Help on connecting VEX 393 motors to Raspberry Pi

I’m trying to build a 4-motor robot with a raspberry pi 3, and I want to use VEX 393 motors (I have to use a Raspberry Pi for an image processing component). However, I have little experience working with these types of electronics, as I am mainly a programmer. What is the best way to make this work? I have the motor controller 29s, cortex, and also an Arduino. Should I use the cortex or Arduino to control the motors, then have it interface with the raspberry pi? Or, should I connect the motors directly to the raspberry pi?

Unfortunately, there aren’t many tutorials/videos on using VEX 393s with Raspberry Pi, so a rundown on how to set it up would be hugely appreciated.

You need a motor hat to be able to drive the motors. This one will drive 4 motors, and has two IR sensor ports and an ultrasonic port. This one lets you drive the motors off a separate power input like the VEX battery. There are a ton of these out there.

You are going to need to program the motor by first setting GPIO pins to set forward / backward and then pulse a pin for speed. The hat should come with instructions. Adafruit makes a 2 motor board, there is a good tutorial on how it works. All of the other boards work about the same (may have different GPIO pins)


Thanks for the reply! With this motor shield, do I still need to use the VEX motor controller 29s?

No actually.
(I was about to type yes, assuming all it did was add “analog output” ports capable of pwm to talk motor controller. Was wrong has H bridge)


No, it’s got 2 dual H-bridges on the bottom. You’ll need to look at the details of the board to see the total power. Remember stall current is a bad thing, plan your mechanical construction accordingly.

For those following along, an H-bridge is a set of 4 transistors arranged with the Direct current (DC) motor in the center, the drawing looks like the letter H. By driving the transistors in different ways you can get stop, forward, reverse and brake functions.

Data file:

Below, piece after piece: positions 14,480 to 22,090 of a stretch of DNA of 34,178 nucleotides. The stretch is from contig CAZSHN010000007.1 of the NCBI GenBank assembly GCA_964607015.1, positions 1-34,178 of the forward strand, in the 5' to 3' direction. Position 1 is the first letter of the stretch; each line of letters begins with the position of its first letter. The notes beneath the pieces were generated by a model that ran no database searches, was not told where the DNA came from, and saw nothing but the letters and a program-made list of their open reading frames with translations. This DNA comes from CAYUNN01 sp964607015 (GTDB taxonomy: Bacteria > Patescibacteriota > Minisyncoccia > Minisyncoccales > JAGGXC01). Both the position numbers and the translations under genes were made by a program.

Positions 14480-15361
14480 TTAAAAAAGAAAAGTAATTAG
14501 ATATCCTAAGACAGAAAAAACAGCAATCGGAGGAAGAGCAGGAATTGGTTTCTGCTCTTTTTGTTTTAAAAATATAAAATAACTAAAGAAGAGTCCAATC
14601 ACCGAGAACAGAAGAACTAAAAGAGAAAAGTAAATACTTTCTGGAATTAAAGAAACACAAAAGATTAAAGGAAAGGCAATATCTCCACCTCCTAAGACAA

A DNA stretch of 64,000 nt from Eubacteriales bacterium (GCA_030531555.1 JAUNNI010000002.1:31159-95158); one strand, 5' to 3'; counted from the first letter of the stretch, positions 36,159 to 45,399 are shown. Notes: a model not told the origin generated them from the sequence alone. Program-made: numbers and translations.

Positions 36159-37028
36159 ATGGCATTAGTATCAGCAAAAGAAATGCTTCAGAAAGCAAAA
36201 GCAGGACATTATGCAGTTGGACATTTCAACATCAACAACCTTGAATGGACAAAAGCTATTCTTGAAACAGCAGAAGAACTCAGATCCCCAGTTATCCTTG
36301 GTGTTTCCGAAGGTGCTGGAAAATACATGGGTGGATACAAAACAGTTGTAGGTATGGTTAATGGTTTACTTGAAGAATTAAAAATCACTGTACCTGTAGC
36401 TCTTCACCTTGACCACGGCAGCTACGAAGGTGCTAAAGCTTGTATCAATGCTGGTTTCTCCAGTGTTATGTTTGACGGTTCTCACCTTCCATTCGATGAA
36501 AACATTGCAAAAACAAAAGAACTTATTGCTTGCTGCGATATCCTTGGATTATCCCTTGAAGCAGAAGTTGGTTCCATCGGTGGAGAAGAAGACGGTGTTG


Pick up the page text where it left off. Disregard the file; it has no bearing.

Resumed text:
@randomguy will use the PI to switch the pins on and off to get the movement they want. The 29 controller has a H bridge to drive the motor and a microprocessor to decode the Pulse Width Modulation (PWM) that comes from the Cortex to what the H-Bridge wants to see.

There are also Pi Hats that will put out PWM signals to drive hobby servos. Those boards would need the 29 controller, making things a little more complex.

Lastly, if the H-Bridges are running warm, you can attach a heat sink to them to dissipate the excess heat from the current flow. That’s a stopgap measure, the chips do have a limited amount of current they can pass.


The MC29’s take in servo PWM as input. Here’s a function for Arduino that converts between -127 -> 127 to the 40-140 range that I have found works by trial and error. If the Pi is capable of servo control then it will be able to control MC-29s. The range may be off slightly so may need some tuning to get it to work accurately.

//MC29 control function using Arduino servo library
int motor(int val){
int motval = map(val, -127, 127, 40, 140); //scales the the -127 - +127 to +40 - +140
my_servo.write(motval); // sets motor speed according to motval
You will of course need to run the motors off an unregulated power supply and some big fairly large capacitors would also be a good idea.

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Thanks for the advice! Would the VEX 7.2V battery work as the power supply? Also, could I use the VEX power expander to connect the MC29’s to the power supply and the Arduino?

Yes, the motor expansion is the way to go for the arduino example. The Pi board I referenced has input for a motor only supply.

Very true. You will also need to make sure the motor drivers on the board have thermal shutdown protection.

Most cheap Arduino motor expansion boards don’t have it and their max continuous current is <1200 ma, while 393 stall current could easily jump to 4000 ma. We ended up frying one by having 393 motor connected directly to H-Bridge.

MC29 controllers work great with Arduino PWM outputs, but some of the cheap Arduino boards have no crystal and their clock (and therefore PWM timing signals) are not very precise. We had to experimentally tweak our control range mapping (see @marinmersenne comment) to get it to stop at exactly at 0 power level.

Any Arduino board with a crystal should work fine without any extra effort.


Thanks for your input! I have the Arduino Uno, will that work fine?

The power expander should work. Try using it without connecting the middle V+ pin input on the power expander and see if it works and if not, check the voltage first with a voltmeter to see if it is connected to the 7.2V battery.
The Arduino can be powered off one of the middle 7.2V pins on the power expander output side.

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